Controlling Pixel Strips with 3-way switches


I am brand new to the forum. I recently purchased an Arduino Uno, and I am using it to control some pixels on my ceiling of my room. I would like to control the LEDs with manual switches that I have. The problem I am facing is that I need to use interrupt based programming as polling based is not feasible for the level of control I want and for the scope of the project. I have 12 functions that I would like to control:

Increase red of all LEDs
Decrease red of all LEDs
Increase green of all LEDs
Decrease green of all LEDs
Increase blue of all LEDs
Decrease blue of all LEDs
Turn on LEDs (set brightness to 255)
Turn off LEDs (set brightness to 0)
Increase LED brightness
Decrease LED brightness
Cycle to next LED function
Cycle to previous LED function

With those 12 controls I could do everything I want with the LEDs. I need to be able to turn the LEDs on and off without having to power the arduino on and off.

The question I have is this: Does there exist some PCI library that will let me set up 12 different pins on the arduino to be interrupt pins? (on a slight side topic, what does it mean for the arduino to have 3 interrupt channels?)

Have you considered something like this?

While the controller fulfills 10/12 of the functions I need, it would not integrate well with my current system. I am using the LEDs in an automation routine, and I am installing the switches as a mechanical override in the case that my web interface goes down.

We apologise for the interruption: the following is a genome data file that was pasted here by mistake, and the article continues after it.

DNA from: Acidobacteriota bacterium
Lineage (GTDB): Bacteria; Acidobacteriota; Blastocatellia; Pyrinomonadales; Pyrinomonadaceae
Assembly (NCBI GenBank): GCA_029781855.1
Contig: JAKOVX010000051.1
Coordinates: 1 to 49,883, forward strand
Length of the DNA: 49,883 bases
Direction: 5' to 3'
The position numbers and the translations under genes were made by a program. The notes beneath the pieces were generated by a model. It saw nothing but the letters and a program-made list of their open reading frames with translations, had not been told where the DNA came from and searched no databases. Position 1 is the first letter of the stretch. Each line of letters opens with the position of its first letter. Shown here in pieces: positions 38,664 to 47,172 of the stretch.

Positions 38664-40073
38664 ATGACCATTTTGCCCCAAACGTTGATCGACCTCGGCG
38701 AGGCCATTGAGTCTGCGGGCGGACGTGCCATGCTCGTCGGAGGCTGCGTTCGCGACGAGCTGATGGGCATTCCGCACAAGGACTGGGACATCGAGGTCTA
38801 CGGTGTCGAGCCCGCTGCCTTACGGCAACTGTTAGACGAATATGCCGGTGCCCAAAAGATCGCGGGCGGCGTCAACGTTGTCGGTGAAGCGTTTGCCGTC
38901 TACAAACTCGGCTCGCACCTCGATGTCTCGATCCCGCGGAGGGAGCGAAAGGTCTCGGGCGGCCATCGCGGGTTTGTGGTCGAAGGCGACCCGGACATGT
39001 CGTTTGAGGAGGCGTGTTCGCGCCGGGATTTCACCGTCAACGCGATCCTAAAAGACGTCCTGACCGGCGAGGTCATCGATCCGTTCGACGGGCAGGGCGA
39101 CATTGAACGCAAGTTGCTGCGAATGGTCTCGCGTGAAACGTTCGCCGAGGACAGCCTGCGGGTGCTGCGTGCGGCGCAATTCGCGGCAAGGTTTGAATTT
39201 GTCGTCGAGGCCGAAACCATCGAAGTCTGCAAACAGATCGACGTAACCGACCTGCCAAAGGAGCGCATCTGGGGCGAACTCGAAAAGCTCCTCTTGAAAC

Thanks for the reply though. The controller is very interesting, and I might buy one just to play with it.


I am using the keypad and detector for data input to the Arduino.
The Arduino is programmed to respond accordingly.

So here is my solution. I am using two of the posted circuits. Each circuit will go to one analog pin, and I will use the PinChangeInt Library to program inputs to a FSM. According to multisim, I get ~-9.3mv when my inputs are floating, even with the pulldown resistors in place. Every other combination of inputs causes positive outputs. Can the arduino handle such a small negative voltage to it’s analog pins?


LED_input.pdf (56.7 KB)

I have fixed the 3 errors in my schematic. I changed the op amp U2 negative rail to be properly connected, I changed R7 to be 32K and not 32 ohms, and I removed the pulldown resistor at the output, which was becoming a voltage divider and was decreasing the amount of voltage I was getting. Updated schematic attached.

LED_input.pdf (56.4 KB)